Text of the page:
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Representational Art and Nonrepresentational Art

Representational Art and Nonrepresentational ArtIt was partly by gaining some toehold on the difference between representational art and nonrepresentational art that I was able to increase my understanding of the term “postmodernism” .

Postmodernism is very difficult, if not impossible to define, but one of its characteristics is “lack of depth.” In this regard, lack of depth doesn’t denote simply superficiality, rather, lack of depth also means a freedom from referring to more primary bases, a playing on a surface that has its own set of rules. The postmodern work (or even postmodern life) does not try to adhere to some greater or higher objectivity as we find, for instance, in Plato, whereby the work of art is an imperfect representation of the object and the object an imperfect representation of a Form or Idea.

To explain further, let’s look at the difference between representational art and nonrepresentational art. Please bear in mind that I’m going to simplify.

1. Do You Recognize Something “Real” in the Artwork?
For instance, if you look at a still life, you may say, “I see an apple, a bottle and a chalice,” and others likely will see those, too. The still life is usually (and maybe necessarily) an example of representational art in that it represents an array of commonly recognized objects; it attempts to copy, even if in a subjective manner, something that’s real.

If the artwork falls into this category of being recognizable as depicting something real in particular, chances are it’s representational art. Other examples of representational art often include portraiture (persons), landscapes and wildlife.

2. Do You Recognize Something “Fictional” in the Artwork?
Do you “see something” in the artwork that others will likely recognize, too, but it’s something that’s “not really real”? A unicorn? A troll? A tree that grows humanoid hands instead of leaves?

If you do, this also counts as representational art. A depicted object need not lead an existence independent of human imagination.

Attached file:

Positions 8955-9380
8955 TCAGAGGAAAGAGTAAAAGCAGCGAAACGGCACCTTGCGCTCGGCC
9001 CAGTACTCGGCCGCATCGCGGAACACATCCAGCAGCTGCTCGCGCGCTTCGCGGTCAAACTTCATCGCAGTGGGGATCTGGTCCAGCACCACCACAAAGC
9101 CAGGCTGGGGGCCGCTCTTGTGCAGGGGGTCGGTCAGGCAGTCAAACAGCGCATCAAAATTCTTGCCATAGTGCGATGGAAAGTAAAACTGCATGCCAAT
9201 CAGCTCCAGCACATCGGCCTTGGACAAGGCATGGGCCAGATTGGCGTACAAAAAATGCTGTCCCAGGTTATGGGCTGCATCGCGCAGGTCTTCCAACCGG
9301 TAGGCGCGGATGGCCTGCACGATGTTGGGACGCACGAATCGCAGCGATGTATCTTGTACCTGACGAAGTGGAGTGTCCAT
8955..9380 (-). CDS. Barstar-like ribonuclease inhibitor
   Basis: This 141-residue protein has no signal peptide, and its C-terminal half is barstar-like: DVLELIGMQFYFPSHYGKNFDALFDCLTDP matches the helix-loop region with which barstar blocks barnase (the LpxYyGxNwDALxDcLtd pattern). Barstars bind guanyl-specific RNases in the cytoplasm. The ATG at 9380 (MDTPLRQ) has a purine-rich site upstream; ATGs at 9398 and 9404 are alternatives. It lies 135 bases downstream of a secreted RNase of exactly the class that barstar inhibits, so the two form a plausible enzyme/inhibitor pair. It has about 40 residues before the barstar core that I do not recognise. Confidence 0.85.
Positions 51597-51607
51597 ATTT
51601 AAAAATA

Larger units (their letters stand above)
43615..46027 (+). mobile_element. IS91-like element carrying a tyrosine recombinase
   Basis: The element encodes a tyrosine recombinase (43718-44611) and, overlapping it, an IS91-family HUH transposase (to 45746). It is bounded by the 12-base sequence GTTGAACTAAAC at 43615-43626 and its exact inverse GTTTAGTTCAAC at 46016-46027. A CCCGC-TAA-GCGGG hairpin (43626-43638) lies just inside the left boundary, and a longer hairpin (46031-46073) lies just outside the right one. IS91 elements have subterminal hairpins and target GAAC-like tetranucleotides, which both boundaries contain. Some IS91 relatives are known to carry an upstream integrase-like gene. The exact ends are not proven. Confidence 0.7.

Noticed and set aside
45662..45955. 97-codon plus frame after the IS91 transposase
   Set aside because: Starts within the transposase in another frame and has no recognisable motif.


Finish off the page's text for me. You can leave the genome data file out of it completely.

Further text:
3. Do You Not See Anything (Obvious) Depicted by the Artwork?
If you’re viewing a sculpture or painting, and it looks more like a “design” (basic circles, lines, color masses, etc.) than like some immediately recognizable object, chances are it’s nonrepresentational art. Sometimes this is loosely referred to as “modern art” or “abstract art,” though the three terms are not by any means interchangeable. For instance, a piece of abstract art may intend to represent some object, but such object isn’t as clearly demarcated as it often may be in representational art. Nonrepresentational art tends to be modern (or postmodern), but by no means is all modern art nonrepresentational, nor is all abstract art nonrepresentational.

4. Recognize the Overall Significance of the Difference
As we have seen, representational art claims some affinity for the objective, the universal or quasi-universal, the “real” (even if this “real” is “real fiction” as with the unicorn). This means that it’s at the very least offering an interpretation of the world and shared objects therein.

Nonrepresentational art, on the other hand, is not referring to anything “outside of itself”.

The significance here overall is that representational art, inasmuch as it points to something outside of itself, may be considered a commentary on something external, and this places it squarely in the realm of the social (and even political), whether that’s obvious at first blush or not. The cultural productions of a society reflect how that society views itself and the world around it.

Nonrepresentational art, on the other hand, may only offer commentary on art itself. One might call it “art about art”. The onus is almost entirely upon the viewer to provide and/or comprehend any meaning.

Nonrepresentational art commenting on art eventually leads back to the social, but only indirectly as compared with representational art. You may find that nonrepresentational art concerns itself with the “how” of artistic/cultural production rather than with the “what” of artistic commentary, and yet eventually this distinction (often called “form versus content”) blurs. It is often said of modern art and literature that (the) form is (the) content, or at least that there is no absolute distinction between the two.

Representational art uses form to denote a ready-made content, whereas nonrepresentational art amplifies form for its own sake.

Tip amp; Caution